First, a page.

Risk (management) shocks
The risk management rules of most institutional investors follow widely accepted standards. Yet, similar rules often coerce similar flows. And one-sided flows in markets with limited liquidity can push prices far from fundamental values. In this way, conventional risk management rules can be a cause of distortions and even set in motion self-reinforcing feedback loops.
Prominent concepts for risk management are value-at-risk (VaR), a statistical measure of expected maximum losses at a specific horizon within a specific confidence interval and expected loss, a measure of expected drawdown in a distress case. These statistical assessments of risk rely on historical variances and covariances, and can be subject to sudden major revisions.
- The half-time of many VaR measures is no more than 11 days, making them subject to sudden drastic re-assessments.
- Even risk measures that rely on longer historical simulations have only limited data on actual crises and hence are very vulnerable to changes in assumptions and new crisis experiences (view post here).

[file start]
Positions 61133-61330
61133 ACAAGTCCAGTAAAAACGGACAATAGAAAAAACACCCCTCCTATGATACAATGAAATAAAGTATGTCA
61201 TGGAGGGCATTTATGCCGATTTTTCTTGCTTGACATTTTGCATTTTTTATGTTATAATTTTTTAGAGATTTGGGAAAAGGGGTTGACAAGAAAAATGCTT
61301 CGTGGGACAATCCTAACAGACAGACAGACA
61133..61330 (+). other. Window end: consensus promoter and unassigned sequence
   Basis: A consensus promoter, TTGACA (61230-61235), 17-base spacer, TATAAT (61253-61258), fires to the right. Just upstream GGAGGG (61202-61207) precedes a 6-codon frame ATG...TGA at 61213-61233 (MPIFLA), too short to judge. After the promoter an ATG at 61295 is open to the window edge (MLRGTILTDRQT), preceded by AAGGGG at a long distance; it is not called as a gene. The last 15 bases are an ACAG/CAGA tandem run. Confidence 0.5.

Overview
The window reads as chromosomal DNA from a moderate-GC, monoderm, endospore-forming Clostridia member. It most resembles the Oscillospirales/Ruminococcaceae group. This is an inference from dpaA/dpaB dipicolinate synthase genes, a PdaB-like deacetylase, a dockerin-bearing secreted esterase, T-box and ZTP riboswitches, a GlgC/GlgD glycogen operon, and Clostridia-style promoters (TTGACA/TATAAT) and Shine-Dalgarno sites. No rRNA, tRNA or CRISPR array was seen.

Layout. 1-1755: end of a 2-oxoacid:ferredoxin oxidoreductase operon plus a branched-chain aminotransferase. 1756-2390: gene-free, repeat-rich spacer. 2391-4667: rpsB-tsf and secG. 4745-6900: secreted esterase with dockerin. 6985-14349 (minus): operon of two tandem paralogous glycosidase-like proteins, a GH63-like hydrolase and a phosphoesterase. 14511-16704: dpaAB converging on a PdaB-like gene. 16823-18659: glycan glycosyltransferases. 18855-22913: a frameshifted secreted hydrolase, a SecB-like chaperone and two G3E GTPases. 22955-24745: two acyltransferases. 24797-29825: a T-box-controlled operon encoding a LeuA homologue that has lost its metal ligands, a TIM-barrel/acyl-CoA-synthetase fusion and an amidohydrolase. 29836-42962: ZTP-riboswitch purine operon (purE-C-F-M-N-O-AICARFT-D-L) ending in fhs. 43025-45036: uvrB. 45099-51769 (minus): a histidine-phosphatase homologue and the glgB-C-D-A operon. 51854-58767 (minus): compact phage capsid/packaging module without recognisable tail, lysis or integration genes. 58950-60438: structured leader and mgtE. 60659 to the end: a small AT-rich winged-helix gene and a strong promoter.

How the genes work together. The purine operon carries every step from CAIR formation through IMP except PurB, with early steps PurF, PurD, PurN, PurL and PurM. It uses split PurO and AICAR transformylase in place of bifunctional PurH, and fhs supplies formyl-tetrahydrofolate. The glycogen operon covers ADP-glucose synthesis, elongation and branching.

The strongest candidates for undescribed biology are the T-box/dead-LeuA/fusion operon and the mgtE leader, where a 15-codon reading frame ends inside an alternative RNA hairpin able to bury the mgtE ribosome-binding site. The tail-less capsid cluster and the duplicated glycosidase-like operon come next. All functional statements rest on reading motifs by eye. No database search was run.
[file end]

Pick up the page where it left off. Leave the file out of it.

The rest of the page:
- Different types of statistical risk models tend to diverge during market turmoil and hence become themselves a source of fears and confusion (view post here).
Reliance on statistical metrics can give rise to so-called ‘VaR shocks’: If the estimate of the risk metric-surges, VaR-sensitive institutions automatically recalibrate the risk of their existing positions and subsequently have to reduce their holdings of assets (view post here). Put simply, if an institution has a fixed risk budget a doubling of the estimated value-at-risk or expected loss requires it to liquidate half of its nominal positions.
Analogously, many trading desks or asset managers set “drawdown limits”. These are loss thresholds for a portfolio’s net asset value beyond which traders must liquidate part of all of their positions. Managers are typically under obligation to cut risk regardless of asset value and return prospects. Hence, once the common drawdown limits are broken additional flows ensue in the same direction of the original loss, accentuating price movements for no fundamental reason.